Citigroup is unlikely to sell off its Mexican and Brazilian
subsidiaries in the near-term due to their stronger relative
growth prospects, analysts said this week as the beleaguered US
bank unveiled a new business model amid horrific quarterly
Citi saw net profits in 2008
from its Latin American operations drop 41% to $2.14bn compared
with $3.60bn the previous year, the bank reported in its latest
earnings release. Fourth quarter net income in Latin America
dropped to $6m from $939m in the fourth quarter of 2007.
However, these figures compare
relatively favourably with global losses of $18.72bn for 2008.
The firm made emerging markets history in 2001 by acquiring
Mexicos Banamex for $12.5bn, which was the countrys
largest-ever foreign investment. But the firm now plans to do a
U-turn from the legacy of former chief executive Sandy Weill
who championed the universal and global banking model.
It will create Citicorp to house
its main retail and commercial operations and Citi Holdings,
for non-core assets to be decimated over time.
Citicorp will include "regional
consumer and commercial banking franchises in the US, Asia,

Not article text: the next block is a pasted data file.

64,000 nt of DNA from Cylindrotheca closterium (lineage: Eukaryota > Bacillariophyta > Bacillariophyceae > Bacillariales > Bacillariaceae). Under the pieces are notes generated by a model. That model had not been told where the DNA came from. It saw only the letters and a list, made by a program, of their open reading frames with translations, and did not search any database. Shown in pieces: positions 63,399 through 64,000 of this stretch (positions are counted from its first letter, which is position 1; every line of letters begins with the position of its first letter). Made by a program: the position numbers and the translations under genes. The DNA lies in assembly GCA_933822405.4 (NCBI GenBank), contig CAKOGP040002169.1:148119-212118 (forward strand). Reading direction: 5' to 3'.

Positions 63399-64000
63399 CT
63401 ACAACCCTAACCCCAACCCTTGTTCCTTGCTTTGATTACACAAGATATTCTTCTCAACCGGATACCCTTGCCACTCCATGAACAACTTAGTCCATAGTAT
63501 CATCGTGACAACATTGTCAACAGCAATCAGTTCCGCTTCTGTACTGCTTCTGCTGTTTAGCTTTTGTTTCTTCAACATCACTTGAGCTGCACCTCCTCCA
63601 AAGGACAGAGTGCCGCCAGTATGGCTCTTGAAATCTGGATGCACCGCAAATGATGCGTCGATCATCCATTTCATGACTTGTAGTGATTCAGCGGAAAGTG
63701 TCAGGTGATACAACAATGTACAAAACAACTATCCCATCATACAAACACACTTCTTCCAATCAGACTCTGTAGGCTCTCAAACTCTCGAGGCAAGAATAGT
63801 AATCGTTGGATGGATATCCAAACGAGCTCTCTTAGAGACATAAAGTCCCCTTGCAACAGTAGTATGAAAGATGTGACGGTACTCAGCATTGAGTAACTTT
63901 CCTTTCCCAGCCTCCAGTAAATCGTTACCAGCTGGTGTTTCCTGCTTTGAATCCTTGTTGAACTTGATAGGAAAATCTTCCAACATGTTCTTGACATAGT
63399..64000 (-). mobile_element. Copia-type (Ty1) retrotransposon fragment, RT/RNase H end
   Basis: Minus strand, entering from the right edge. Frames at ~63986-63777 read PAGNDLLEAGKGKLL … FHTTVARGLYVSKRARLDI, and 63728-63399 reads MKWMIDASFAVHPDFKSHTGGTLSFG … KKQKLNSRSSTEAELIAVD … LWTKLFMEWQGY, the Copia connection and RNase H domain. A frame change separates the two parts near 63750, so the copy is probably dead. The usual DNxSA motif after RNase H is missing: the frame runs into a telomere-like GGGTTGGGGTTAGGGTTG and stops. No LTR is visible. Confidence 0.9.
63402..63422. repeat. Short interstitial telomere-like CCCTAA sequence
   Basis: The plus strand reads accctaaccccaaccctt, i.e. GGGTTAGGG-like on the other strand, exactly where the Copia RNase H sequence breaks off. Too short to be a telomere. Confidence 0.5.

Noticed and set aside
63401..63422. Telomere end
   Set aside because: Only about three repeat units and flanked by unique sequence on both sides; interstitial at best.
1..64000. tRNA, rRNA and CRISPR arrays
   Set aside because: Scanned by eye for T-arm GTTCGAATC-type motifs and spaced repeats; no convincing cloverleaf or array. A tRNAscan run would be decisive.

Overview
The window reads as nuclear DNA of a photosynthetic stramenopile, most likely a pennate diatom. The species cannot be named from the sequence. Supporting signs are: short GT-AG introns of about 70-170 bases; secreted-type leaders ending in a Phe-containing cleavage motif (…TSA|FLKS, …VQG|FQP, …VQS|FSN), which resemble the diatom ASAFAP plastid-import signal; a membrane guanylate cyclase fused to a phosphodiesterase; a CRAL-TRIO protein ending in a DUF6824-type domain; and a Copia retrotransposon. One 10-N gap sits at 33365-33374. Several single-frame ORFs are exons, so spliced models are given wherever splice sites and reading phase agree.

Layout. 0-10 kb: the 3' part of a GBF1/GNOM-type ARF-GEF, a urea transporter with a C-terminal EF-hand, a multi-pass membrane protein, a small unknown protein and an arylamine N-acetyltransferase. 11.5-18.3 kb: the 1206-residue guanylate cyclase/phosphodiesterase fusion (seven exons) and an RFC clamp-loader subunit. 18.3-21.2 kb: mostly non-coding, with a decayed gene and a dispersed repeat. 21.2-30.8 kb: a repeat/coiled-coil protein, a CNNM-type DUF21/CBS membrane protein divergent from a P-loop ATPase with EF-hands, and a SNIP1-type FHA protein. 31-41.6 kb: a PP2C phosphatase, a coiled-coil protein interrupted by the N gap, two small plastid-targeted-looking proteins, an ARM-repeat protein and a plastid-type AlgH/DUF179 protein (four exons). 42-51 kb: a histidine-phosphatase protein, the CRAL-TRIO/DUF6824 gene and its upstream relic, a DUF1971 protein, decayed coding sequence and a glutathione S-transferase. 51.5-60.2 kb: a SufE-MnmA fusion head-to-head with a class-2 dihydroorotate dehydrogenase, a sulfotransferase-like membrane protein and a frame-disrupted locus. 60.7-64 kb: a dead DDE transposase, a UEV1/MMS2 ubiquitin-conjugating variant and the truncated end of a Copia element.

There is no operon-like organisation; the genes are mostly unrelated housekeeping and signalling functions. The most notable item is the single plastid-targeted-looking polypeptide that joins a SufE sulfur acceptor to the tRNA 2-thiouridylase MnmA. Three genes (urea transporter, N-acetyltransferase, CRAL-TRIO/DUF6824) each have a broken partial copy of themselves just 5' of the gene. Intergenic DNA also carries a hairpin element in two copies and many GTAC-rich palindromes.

Latin America, Central and Eastern Europe, and the Middle
East," the bank said.
Given the designation of
Citigroups Latin subsidiaries as "good banks", analysts
are optimistic. "Latin America has been performing relatively
well so I think the management can afford to have more of a
commitment," said Joe Scott, Citigroup bank analyst at Fitch in
However, one investor said if
share price and balance sheet pressure shows little sign of
abating then Banamex could be sold off for an estimated $8bn to
"I think everything is for
sale," he said. "The unthinkable has now become the thinkable
over the last couple of weeks."
Its global cards business in
Latin America reported a net profit in 2008 of $491m, down 60%
from $1.23bn in 2007 due to soaring credit costs. In addition,
Citigroups consumer banking business in the region posted
a 2008 net income of $300m, which was down by 55% from the year
earlier. However, its institutional client and wealth
management business were more resilient.
Despite the deterioration in
asset quality over the last two years, Banamex will remain a
strategically important subsidiary, said one Citigroup insider.
He said several years of quality earnings generation have
allowed for capital and loss reserve accumulation and that a
rebound in commodity prices at end-2009 would boost regional
growth. "The company is going to lop off non-core,
non-strategic assets. Latin America is safe. If you are
wounded, you dont lop off your left arm," he said.
In addition, Banco Citibank in
Brazil is under pressure given the declining credit of its
parent. With investor aversion to the banking industry,
potential buyers for either Banco Citibank or Banamex are
Some speculate that
Brazils Bradesco could make a bold bid for either
subsidiary to re-establish its franchise after the merger of
Banco Itau and Unibanco last year.
"Banco Citibank is a good
wholesale market player and I think Bradesco would pay a good
price for this while perhaps considering also pitting in a good
bid for the Mexican subsidiary," said a Brazilian banking
analyst in Sao Paulo.